When I looked at my taskbar, the text showing was...

    "Hollywood's love of Anal"

    I suppose that says something about windows? Like, taskbar entries only support so many characters, or something? :)

  • by kova.lee (2650343) on Monday July 22, 2013 @05:57PM (#44356101)

    It's the entertainment industry in a nutshell - the second an act or movie becomes popular, EVERY studio/label/whatever clones it in an attempt to cash in on the success. Backstreet Boys takes off and sells millions? Enter N'Stync, 98 Degrees, etc. Dark Knight racks up a billion dollars worldwide? Now every superhero movie has to be "dark" and "gritty." Nirvana sells millions of records and overtakes Michael Jackson in the top 40? Enter the grunge era where every band that uses distortion and 4 power chords gets a record deal.

    Very few people have "original" thoughts. Everyone else is about oversaturating the market to try to get their little piece of the pie.

  • by Virtucon (127420) on Monday July 22, 2013 @06:24PM (#44356339)

    Lone Ranger, good movie with an interesting plot but tons of Historical Inaccuracies. Just what you'd expect. About the most exciting thing was Helen Bonham-Carters ivory leg.

    Despicable Me II, good movie, good with the kids too much Minions.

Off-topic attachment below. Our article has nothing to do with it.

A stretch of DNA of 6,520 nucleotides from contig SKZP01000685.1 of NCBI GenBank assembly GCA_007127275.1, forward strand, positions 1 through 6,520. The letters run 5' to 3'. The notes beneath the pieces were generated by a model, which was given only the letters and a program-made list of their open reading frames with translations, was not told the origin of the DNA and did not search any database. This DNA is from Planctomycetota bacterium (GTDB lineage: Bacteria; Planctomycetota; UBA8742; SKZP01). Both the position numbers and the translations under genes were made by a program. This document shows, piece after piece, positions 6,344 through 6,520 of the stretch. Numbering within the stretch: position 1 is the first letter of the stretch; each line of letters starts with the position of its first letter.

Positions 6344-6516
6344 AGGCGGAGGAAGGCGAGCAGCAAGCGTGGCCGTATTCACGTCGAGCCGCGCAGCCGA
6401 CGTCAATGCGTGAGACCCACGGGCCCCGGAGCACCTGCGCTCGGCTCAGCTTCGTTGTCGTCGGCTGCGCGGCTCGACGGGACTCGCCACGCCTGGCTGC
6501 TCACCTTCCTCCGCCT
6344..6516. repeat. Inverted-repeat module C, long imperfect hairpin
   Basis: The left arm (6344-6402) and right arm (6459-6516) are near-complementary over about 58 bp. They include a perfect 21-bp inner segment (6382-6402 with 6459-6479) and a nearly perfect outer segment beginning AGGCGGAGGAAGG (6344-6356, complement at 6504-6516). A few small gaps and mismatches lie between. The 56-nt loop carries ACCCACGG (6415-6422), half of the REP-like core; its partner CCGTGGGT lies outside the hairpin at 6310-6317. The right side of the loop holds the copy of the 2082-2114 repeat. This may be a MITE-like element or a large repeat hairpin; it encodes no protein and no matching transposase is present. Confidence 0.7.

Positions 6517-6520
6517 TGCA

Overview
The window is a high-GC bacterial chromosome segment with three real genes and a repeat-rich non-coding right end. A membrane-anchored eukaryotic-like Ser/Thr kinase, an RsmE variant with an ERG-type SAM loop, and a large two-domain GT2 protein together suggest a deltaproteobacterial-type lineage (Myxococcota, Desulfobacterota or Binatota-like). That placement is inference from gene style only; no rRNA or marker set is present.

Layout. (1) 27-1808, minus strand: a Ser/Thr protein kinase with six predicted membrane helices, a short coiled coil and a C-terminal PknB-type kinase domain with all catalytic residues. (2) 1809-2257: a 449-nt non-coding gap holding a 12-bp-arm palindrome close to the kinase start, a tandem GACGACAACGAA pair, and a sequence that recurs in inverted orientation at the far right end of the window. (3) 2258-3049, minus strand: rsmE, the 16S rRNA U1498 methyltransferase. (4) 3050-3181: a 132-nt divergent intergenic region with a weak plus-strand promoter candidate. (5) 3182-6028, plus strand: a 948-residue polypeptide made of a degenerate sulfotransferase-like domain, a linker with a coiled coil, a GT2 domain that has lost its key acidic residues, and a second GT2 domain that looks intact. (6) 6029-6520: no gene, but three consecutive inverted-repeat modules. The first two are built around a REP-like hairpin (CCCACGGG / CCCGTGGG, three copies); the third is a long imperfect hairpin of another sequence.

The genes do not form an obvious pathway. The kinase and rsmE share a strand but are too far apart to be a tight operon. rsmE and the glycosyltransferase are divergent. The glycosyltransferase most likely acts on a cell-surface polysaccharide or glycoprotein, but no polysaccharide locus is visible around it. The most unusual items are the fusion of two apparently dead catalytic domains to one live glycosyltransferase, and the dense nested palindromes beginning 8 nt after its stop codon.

Pacific Rim, Godzilla meets Transformers.. Pass, wait for cable.

    After Earth? Really do we have to talk about how dumb it was? Hell No! Will Smith did his best glad handing every talk show with his kid, but it couldn't save it.

    R.I.P.D looks promising but maybe too much CGI and too little plot. Maybe.

    RED II, good movie saw it this weekend but Meh, Bruce Willis is making too many movies, Loopers, Die Hard 99. He must need money. Helen Mirren is great in as is John Malkovich is very funny. But why did they get Cathy Zits Jones? Also Brian Cox and Anthony Hopkins so the two Hannibal Lecters in the same film. Hopkins is getting old, you can tell. Cox in this Russian Spy Zar garb is ridiculous. Something about Helen Mirren with a .50 cal sniper rifle though...

    White House Down? Really? do we need to even say how bad it was. You could tell that from the trailers.

    Horror flicks do well, this weekends box was lead by a horror flick but those usually die out after a couple of weeks.

    It also doesn't have to be a summer movie.